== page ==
FLT3 mutation status does not appear to affect response to a venetoclax and azacitidine combination treatment regimen among patients with treatment-naïve acute myeloid leukemia (AML), according to research published in Clinical Cancer Research.
AML is known to be highly genetically heterogeneous, with previously studied abnormalities having established effects on treatment outcomes. FLT3 is, furthermore, known to occur in about one-fifth of patients at least 70 years old, although its implications for treatment and clinical outcomes are not yet fully established.
A pair of allelic mutations, FLT3-internal tandem duplication (ITD)and FLT3-tyrosine kinase domain (TKD), have, furthermore, previously been established as targetable mutations, and may be related to AML development and proliferation. Although fit patients with FLT3 mutations may tolerate intensive therapy, there is no standard therapy for older, less fit, treatment-naïve patients with these aberrations.
Previous research has suggested that venetoclax with a hypomethylating agent, such as azacitidine, may yield improved outcomes among older patients with FLT3-mutated AML. For this study, researchers evaluated clinical outcomes among treatment-naïve patients with AML with or without a FLT3 mutation treated with venetoclax plus azacitidine or placebo plus azacitidine.
All data were obtained via the randomized phase 3 Viale-a study (ClinicalTrials.gov Identifier: NCT02993523), as well as a prior phase 1b study (ClinicalTrials.gov Identifier: NCT02203773). All patients were at least 75 years old or had comorbidities making them ineligible for intensive therapy.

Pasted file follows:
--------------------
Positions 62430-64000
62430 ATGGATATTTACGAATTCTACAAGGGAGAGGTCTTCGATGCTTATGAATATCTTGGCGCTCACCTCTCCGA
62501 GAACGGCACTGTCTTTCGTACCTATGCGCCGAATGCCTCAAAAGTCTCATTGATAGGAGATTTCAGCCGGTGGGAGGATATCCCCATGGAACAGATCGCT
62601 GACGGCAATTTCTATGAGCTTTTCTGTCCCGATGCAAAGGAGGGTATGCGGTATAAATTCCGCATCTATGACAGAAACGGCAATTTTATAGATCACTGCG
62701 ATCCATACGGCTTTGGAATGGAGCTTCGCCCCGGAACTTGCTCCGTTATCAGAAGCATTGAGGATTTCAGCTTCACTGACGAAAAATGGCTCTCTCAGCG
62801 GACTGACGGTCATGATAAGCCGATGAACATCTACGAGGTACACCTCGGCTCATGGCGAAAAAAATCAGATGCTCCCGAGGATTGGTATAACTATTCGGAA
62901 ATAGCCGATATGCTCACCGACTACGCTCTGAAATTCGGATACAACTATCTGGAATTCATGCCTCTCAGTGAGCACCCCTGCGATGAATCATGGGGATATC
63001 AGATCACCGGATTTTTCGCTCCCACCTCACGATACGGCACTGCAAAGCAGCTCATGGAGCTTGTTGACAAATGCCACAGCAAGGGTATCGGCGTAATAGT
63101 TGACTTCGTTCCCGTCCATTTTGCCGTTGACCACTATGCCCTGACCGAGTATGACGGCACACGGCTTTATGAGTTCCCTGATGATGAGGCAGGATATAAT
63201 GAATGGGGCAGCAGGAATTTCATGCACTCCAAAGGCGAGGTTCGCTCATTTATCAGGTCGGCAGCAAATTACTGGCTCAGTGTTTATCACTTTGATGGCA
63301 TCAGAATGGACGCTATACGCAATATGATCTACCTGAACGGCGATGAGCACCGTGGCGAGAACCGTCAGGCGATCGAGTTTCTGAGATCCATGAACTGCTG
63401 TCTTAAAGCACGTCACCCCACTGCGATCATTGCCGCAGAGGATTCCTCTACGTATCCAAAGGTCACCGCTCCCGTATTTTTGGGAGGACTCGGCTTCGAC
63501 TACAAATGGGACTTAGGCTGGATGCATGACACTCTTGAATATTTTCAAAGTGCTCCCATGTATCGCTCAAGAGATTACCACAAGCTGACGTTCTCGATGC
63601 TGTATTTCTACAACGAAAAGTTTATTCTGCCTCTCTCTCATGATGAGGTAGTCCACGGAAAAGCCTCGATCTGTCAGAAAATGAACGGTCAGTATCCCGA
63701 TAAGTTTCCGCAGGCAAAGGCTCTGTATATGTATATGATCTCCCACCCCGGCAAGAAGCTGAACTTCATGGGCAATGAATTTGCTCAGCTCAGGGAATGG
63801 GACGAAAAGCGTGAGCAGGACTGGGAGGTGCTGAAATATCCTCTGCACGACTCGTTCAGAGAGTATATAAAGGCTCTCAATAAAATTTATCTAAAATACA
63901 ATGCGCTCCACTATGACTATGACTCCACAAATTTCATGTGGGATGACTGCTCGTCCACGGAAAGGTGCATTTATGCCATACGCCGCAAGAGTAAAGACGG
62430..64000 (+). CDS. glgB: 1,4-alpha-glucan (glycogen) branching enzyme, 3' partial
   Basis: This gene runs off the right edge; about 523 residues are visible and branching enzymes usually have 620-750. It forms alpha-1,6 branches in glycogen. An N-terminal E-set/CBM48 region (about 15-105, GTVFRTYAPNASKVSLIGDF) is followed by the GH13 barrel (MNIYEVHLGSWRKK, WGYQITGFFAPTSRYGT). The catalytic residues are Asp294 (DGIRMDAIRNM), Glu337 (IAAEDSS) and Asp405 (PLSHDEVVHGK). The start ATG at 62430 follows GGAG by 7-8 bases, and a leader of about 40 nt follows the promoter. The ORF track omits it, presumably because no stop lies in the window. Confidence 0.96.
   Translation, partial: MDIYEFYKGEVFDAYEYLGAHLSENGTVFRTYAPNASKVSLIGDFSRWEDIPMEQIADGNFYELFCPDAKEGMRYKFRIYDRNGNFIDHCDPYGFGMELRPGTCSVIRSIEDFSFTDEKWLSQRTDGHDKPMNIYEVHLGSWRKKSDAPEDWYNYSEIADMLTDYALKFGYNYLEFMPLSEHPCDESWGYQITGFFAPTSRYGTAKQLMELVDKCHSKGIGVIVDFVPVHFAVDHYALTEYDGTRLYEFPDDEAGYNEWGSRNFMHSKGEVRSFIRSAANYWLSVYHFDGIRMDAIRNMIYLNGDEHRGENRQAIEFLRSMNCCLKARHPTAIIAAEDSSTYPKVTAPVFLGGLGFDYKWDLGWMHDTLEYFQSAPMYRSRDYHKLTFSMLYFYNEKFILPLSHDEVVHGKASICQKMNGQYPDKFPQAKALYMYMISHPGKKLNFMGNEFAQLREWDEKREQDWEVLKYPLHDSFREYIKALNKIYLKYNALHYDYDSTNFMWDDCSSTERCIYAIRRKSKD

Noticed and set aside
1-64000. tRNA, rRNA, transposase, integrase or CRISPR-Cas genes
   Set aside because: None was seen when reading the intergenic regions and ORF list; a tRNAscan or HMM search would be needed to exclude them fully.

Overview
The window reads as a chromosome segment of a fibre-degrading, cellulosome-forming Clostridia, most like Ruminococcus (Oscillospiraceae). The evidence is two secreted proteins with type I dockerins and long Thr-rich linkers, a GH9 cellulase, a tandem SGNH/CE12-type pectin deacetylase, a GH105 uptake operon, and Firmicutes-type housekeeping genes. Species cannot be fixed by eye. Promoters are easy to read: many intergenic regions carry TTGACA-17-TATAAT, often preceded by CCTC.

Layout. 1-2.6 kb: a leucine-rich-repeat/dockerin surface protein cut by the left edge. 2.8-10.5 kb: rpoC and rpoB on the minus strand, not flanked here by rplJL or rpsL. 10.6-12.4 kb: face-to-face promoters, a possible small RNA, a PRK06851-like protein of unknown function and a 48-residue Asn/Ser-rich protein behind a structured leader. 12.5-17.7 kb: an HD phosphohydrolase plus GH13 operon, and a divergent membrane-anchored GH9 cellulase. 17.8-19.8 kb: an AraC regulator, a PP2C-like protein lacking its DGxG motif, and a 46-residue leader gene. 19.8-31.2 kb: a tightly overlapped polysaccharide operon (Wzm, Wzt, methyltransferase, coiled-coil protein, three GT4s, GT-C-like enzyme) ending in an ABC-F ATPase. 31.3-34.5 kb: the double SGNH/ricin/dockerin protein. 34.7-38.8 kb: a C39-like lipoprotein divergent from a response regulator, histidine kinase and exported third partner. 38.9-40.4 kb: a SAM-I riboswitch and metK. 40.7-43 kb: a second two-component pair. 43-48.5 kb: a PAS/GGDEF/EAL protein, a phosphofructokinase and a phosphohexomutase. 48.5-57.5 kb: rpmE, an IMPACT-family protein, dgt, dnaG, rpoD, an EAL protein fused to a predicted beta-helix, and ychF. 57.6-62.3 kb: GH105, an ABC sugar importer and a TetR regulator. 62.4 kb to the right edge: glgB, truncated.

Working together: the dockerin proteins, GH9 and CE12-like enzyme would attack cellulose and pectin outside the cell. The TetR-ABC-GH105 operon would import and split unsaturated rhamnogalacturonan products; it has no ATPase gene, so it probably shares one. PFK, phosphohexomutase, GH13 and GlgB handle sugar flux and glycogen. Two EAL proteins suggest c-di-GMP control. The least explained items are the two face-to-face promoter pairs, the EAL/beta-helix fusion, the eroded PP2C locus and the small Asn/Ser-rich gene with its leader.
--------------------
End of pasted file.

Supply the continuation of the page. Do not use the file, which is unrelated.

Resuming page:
Overall, data from 280 patients treated with venetoclax plus azacitidine, and 117 patients treated with azacitidine only, were included. In the combination and monotherapy groups, 42 and 22 patients, respectively, had FLT3-mutated disease.
Among patients with a FLT3 mutation, the composite complete remission (CRc) rate, which included CRs and CRs with incomplete hematologic recovery, were 67% in the venetoclax group vs 36% in the azacitidine-only group. In the combination vs monotherapy group, the median duration of remission was 17.3 months vs 5 months, respectively, and the median overall survival (OS) was 12.5 months vs 8.6 months (hazard ratio [HR], 0.63; 95% CI, 0.35-1.13), indicating no significant survival difference.
Among patients with wild-type FLT3, the CRc rate in the combination vs monotherapy group was 67% vs 25%, respectively; median OS was 14.7 months vs 10.1 months (HR, 0.61; 95% CI, 0.46-0.81).
Among all patients treated with venetoclax, the CRc rate among those with FLT3-ITD vs FLT3-TKD mutations was 63% vs 77%, respectively; median OS was 9.9 vs 19.2 months.
Among patients with FLT3 mutations vs FLT3 wild-type who were treated with venetoclax, grade 3 or worse hematologic adverse events occurring in at least 20% included febrile neutropenia (38% vs 42%, respectively), thrombocytopenia (38% vs 35%), neutropenia (33% in both groups), and anemia (31% vs 24%).
“In conclusion, the current data demonstrated promising efficacy of venetoclax and azacitidine in FLT3-mutated subgroups,” the authors wrote. “Future analyses in larger patient populations are warranted to further define the risk/benefit of this combination among patients with FLT3 mutations and establish the efficacy of combining this therapy with targeted inhibitors of FLT3.”
Disclosure: The study author(s) declared affiliations with biotech, pharmaceutical, or device companies. Please see the original reference for a full list of authors’ disclosures.
Konopleva M, Thirman MJ, Pratz KW, et al. Impact of FLT3 mutation on outcomes after venetoclax and azacitidine for patients with treatment-naïve acute myeloid leukemia. Clin Cancer Res. Published online January 21, 2022. doi:10.1158/1078-0432.CCR-21-3405